According to the United Way, the Kinders’ gift addresses the impact of the pandemic on the local economy, and how it has raised unemployment, drained household finances, and strained nonprofit basic needs resources.

“Lifting up the many hard-working families and individuals in our community and supporting their pathway to self-sufficiency is an effective and critically important approach,” said Nancy Kinder, president and CEO of the Kinder Foundation. “We support United Way of Greater Houston’s new strategic vision because we recognize the impact it can have on those seeking a sustainable quality of life.”

As CultureMap has previously reported, the Kinders are longtime donors to the United Way; this is the third consecutive year the couple has made a $1 million campaign gift at the nonprofit’s Luminary Leadership Giving level.

That Luminary Leadership Giving level is the highest within United Way of Greater Houston’s Alexis de Tocqueville Society, which is a group of generous individuals currently numbering more than 700. The group is noted for making gifts of $10,000 or more annually to United Way of Greater Houston. The group contributed more than $17 million to United Way last year, per a press release.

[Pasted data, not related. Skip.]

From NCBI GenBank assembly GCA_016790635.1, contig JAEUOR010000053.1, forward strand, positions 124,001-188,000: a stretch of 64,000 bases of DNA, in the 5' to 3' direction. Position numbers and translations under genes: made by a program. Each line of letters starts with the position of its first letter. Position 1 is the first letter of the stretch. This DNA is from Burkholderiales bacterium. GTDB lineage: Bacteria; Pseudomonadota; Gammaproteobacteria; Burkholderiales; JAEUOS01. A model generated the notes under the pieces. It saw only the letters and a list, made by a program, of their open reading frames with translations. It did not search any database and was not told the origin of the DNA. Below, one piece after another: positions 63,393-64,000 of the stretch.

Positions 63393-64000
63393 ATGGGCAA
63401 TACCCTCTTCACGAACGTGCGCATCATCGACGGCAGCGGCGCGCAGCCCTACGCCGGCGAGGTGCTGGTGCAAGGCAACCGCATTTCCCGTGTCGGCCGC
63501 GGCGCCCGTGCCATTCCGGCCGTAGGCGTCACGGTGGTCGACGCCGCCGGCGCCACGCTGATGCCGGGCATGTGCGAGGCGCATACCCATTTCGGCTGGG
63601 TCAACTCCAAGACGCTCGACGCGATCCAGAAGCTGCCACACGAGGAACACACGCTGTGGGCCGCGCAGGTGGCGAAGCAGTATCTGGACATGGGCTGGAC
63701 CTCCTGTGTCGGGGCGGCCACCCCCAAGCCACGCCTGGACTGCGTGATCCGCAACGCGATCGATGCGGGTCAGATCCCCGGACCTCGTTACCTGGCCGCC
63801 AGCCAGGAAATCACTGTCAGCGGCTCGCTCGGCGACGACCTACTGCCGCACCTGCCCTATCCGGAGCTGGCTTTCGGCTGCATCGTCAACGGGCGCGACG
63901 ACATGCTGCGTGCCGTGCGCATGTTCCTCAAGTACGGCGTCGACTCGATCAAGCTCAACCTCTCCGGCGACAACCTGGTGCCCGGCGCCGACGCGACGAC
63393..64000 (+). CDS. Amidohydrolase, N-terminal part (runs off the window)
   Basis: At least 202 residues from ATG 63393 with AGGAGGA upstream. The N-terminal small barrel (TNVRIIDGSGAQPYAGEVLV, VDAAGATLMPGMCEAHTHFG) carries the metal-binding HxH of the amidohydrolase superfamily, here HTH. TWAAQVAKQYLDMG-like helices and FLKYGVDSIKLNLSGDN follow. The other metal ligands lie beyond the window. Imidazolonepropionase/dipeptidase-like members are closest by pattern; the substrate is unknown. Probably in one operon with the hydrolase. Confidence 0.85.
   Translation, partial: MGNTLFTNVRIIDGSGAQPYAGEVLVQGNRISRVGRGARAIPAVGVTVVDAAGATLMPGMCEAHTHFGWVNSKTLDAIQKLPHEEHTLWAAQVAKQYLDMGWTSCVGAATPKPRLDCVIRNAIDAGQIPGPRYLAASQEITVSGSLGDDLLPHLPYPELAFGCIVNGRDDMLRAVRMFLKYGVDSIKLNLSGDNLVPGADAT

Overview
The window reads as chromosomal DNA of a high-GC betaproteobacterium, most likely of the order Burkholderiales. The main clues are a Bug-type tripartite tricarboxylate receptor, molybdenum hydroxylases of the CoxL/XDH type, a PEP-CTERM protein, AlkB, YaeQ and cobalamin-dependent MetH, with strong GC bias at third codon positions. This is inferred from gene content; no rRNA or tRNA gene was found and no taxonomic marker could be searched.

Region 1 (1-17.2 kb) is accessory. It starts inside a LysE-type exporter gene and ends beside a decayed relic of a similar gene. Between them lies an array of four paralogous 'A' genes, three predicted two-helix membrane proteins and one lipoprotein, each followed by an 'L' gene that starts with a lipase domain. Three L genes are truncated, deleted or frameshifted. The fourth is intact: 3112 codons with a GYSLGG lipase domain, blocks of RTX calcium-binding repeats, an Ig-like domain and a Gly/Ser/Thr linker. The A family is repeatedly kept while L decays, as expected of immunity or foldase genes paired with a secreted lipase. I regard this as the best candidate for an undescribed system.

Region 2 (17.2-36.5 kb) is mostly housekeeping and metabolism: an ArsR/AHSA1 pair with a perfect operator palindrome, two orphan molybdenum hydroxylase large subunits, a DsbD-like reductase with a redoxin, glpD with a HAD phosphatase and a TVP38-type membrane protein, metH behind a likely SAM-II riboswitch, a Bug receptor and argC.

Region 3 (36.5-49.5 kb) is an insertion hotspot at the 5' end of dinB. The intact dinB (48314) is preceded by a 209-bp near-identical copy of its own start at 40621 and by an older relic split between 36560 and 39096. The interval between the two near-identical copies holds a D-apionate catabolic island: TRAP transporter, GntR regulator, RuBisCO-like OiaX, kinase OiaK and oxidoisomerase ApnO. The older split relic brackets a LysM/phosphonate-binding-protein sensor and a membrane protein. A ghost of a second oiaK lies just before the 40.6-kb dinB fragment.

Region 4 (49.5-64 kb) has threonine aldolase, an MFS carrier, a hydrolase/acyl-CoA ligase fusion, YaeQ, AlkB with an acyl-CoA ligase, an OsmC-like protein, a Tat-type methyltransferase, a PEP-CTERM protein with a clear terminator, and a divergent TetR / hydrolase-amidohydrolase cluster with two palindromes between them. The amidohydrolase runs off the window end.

This year, the Kinders landed on the annual Forbes list of the wealthiest Americans. Houstonians will no doubt recognize the couple from other hefty local allotments, including the game-changing, $70 million donation to Memorial Park.

They are also behind the stunning and newly opened Nancy and Rich Kinder Building at the Museum of Fine Arts, Houston.

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This article originally ran on CultureMap.

Houston med device company secures first patient for clinical trial

health care tech

The first patient has been enrolled in a nationwide clinical trial that will evaluate the safety of Houston-based Saranas’ device for early detection of bleeding during minimally invasive heart procedures.

The initial patient was enrolled earlier this month at Morristown Medical Center in Morristown, New Jersey. The trial will eventually enroll up to 265 patients across the U.S.

Saranas’ Early Bird Bleed Monitoring System aids the detection of bleeding during high-risk percutaneous coronary intervention (PCI) procedures using mechanical circulatory support (MCS). In the clinical trial, the MCS will be the Impella heart pump.